Before and during the theatrical release, if you logged into AnOpenLetter.com, you could read a message in white lettering against a black background warning about what happens if you watch the cursed video (you can read it here). By November 24, 2002, it was a standard official website made for the movie, set up by DreamWorks.

14. VERBINSKI DIDN’T HAVE FUN DIRECTING THE MOVIE.

“It’s no fun making a horror film," admitted Verbinski. "You get into some darker areas of the brain and after a while everything becomes a bit depressing.”

15. DAVEIGH CHASE SCARED HERSELF.

Daveigh Chase in 'The Ring'
© 2002 - DreamWorks LLC - All Rights Reserved

When Daveigh Chase, who played Samara, saw The Ring in theaters, she had to cover her eyes out of fear—of herself. Some people she met after the movie came out were also afraid of her.

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European Space Agency Releases First High-Res Land Cover Map of Africa
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Land Cover CCI, ESA

This isn’t just any image of Africa. It represents the first of its kind: a high-resolution map of the different types of land cover that are found on the continent, released by The European Space Agency, as Travel + Leisure reports.

Land cover maps depict the different physical materials that cover the Earth, whether that material is vegetation, wetlands, concrete, or sand. They can be used to track the growth of cities, assess flooding, keep tabs on environmental issues like deforestation or desertification, and more.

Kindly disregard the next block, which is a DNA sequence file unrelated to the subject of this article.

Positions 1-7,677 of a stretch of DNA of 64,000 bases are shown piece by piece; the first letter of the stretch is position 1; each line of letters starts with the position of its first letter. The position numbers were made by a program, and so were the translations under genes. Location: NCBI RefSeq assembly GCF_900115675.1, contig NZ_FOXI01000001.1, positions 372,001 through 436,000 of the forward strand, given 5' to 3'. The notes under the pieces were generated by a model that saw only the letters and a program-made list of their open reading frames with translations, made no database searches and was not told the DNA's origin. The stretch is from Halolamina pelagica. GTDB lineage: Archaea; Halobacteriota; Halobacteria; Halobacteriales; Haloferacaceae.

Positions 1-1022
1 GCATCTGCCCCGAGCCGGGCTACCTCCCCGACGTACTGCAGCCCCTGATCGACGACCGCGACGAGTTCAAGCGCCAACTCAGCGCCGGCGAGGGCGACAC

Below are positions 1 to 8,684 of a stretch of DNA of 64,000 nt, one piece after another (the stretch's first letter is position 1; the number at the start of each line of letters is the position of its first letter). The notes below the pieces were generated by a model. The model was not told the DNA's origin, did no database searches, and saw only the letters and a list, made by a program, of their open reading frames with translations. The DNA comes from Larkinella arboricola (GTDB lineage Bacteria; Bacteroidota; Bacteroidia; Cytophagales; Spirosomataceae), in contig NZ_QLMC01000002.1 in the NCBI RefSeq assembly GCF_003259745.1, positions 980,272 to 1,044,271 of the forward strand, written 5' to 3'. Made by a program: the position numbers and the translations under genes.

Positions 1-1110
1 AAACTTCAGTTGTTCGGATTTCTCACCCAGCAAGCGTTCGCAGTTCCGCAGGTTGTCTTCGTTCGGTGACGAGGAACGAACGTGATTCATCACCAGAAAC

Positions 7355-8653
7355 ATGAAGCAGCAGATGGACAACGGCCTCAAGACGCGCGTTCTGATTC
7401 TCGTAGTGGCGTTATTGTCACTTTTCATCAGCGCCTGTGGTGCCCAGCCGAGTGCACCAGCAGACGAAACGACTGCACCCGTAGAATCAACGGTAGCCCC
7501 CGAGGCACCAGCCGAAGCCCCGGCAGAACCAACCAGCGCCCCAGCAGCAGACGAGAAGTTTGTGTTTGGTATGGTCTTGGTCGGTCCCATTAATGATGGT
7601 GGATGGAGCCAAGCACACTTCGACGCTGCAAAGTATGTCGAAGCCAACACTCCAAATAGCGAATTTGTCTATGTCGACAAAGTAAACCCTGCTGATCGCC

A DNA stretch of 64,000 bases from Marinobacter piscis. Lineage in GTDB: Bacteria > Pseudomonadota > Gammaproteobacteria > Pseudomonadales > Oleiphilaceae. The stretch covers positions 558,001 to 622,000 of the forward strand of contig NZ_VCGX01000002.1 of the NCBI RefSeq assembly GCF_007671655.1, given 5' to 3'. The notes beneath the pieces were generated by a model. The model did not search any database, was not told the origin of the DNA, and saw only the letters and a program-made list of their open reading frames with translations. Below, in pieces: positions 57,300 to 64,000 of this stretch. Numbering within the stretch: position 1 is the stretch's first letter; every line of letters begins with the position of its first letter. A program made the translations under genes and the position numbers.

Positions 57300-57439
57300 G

The newly released land cover map of Africa shows the continent at an extremely detailed resolution. Each pixel represents just 65.6 feet (20 meters) on the ground. It’s designed to help researchers model the extent of climate change across Africa, study biodiversity and natural resources, and see how land use is changing, among other applications.

Developed as part of the Climate Change Initiative (CCI) Land Cover project, the space agency gathered a full year’s worth of data from its Sentinel-2A satellite to create the map. In total, the image is made from 90 terabytes of data—180,000 images—taken between December 2015 and December 2016.

The map is so large and detailed that the space agency created its own online viewer for it. You can dive further into the image here.

And keep watch: A better map might be close at hand. In March, the ESA launched the Sentinal-2B satellite, which it says will make a global map at a 32.8 feet-per-pixel (10 meters) resolution possible.

[h/t Travel + Leisure]